OppiKoppi 2019 halted due to rampant crime

Posted by Christi Nortier on 11 April 2019

The 2019 OppiKoppi music festival has been postponed to next year because of the recent trend of rampant crime at festivals and events in the country. The organisers are working to redesign the festival to make it more secure for 2020.

OppiKoppi is one the of biggest multiple-day festivals held in South Africa. More than 20,000 music lovers camp at the venue near Northam in Limpopo each year to watch over 160 sets play over a few days.

The festival began in 1994 on the farm with a few-hundred people listening to Valiant Swart and Koos Kombuis, among others. This year would have been the 25th edition of the festival.

The festival organisers have said that to increase security, they will also have to increase their production costs. They explain that they need the year off to restructure the festival so that the extra cost is absorbed and the ticket price doesn’t have to increase.

‘For 24 years, OppiKoppi has been going great guns. Unfortunately, in 2018 we experienced the rampant crime currently impacting events and festivals across South Africa. For us to present the 2019 event with the increased security measures that are required to curb this crime to present a safe and enjoyable festival, the production costs also increase drastically. By taking a gap year, we are giving ourselves the breathing room to redesign the festival and bring in the necessary changes without impacting the festival goer by increasing ticket prices.’

Their decision was not made lightly. ‘We realise that a festival like OppiKoppi has a significant role to play in the South African music scene, along with a critical social cohesion role that it has been playing for many years. We are 100% up for it BUT we want to do it right,’ says Theresho Selesho, the CEO of Matchbox LIVE, which owns the festival.

‘Globally, live music festivals are constantly evolving, and even more so in South Africa. We are very proud of the moves we have made and the direction of the festival, but we feel like we needed to take a step back and start with a completely clean slate.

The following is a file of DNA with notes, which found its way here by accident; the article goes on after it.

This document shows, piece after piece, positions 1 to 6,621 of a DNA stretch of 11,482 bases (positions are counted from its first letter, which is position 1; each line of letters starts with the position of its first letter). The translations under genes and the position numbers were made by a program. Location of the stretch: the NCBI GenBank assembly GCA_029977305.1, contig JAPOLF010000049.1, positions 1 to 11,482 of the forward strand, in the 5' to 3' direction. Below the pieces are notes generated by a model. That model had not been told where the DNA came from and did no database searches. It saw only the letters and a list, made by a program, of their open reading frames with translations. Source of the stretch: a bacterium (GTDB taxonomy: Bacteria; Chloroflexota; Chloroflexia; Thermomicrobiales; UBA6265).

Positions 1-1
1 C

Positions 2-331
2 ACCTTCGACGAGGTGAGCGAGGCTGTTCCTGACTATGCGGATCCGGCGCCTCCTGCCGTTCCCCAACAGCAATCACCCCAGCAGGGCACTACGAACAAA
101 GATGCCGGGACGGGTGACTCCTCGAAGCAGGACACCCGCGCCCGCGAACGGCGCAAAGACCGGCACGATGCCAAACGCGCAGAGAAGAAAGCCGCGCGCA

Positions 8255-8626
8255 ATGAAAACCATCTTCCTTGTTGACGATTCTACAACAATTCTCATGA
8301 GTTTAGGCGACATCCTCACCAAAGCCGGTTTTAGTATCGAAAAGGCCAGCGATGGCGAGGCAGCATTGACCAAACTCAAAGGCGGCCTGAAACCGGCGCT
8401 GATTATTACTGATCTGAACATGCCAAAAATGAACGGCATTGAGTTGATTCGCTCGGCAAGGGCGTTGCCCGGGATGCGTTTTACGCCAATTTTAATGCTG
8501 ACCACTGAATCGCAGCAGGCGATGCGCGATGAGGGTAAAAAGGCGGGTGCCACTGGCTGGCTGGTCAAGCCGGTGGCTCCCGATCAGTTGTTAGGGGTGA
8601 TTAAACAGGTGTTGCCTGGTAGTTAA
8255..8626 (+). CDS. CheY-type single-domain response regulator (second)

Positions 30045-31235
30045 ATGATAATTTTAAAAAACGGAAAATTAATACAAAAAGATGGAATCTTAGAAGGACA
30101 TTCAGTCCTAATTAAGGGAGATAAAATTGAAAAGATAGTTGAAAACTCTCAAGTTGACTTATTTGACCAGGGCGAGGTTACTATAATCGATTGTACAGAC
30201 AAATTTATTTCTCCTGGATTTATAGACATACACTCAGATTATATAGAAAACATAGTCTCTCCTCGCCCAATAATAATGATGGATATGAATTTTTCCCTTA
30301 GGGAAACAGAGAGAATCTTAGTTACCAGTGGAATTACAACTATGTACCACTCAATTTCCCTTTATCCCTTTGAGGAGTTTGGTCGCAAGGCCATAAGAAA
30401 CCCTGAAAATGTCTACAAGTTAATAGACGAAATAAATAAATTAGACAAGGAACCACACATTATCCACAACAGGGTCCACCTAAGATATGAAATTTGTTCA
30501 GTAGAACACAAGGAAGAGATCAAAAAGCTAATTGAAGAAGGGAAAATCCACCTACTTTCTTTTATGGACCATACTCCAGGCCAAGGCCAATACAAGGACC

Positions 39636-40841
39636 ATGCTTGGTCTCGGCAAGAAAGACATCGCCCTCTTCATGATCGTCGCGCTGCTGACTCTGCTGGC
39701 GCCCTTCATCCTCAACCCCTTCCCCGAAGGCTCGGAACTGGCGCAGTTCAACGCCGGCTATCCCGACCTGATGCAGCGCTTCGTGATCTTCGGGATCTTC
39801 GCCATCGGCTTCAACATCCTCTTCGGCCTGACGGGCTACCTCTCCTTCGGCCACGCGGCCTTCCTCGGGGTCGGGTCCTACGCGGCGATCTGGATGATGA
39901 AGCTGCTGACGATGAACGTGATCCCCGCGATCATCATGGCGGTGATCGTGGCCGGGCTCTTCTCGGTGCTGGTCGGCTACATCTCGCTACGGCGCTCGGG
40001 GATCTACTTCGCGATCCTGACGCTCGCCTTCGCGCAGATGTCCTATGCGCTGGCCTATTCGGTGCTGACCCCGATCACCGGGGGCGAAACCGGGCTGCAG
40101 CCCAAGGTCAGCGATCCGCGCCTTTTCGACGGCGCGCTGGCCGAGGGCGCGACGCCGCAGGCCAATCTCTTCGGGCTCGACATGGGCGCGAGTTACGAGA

It is an opportunity for us to take a look at what our tribe of fun-loving fans want, where they want it, and for how long,’ says Selesho.

The organisers are reconsidering every detail, even the possibility of moving the festival closer to a major city to make transport easier and offer day tickets.

They have asked the festival’s fans to send them suggestions on venues, bands, genres, stages and catering that could be included in the 2020 edition.


After last year’s festival, OppiKoppi posted on its Facebook page that in 2010 crime was identified as one of the biggest threats to the existence of the festival.

The post continued to explain how they cracked down on a pickpocket syndicate in 2018 and that ‘OppiKoppi refuses to bow down to crime’.

Selesho told News24 last year that the festival had experienced its worst bout of crime in 2018. ‘There are a few syndicates that have been targeting live events and festivals. These past few years have been crazy for us in terms of containing the criminal activity, especially at a tented camping event [such as OppiKoppi].

‘We’ve put safety measures in place, we’ve been working with the SAPS, we had undercover security guards and canines to try to combat these crimes,’ he said.

He explained that it was difficult to police thousands of people camping in the open veld. No violent crimes have been reported.

The festival was scheduled for 8, 9 and 10 August 2019, and tickets went on sale in November 2018. OppiKoppi has automatically refunded all of those who bought tickets using a credit card while those who paid with an EFT have to request a refund via email.

Feature Image: OppiKoppi / Facebook.

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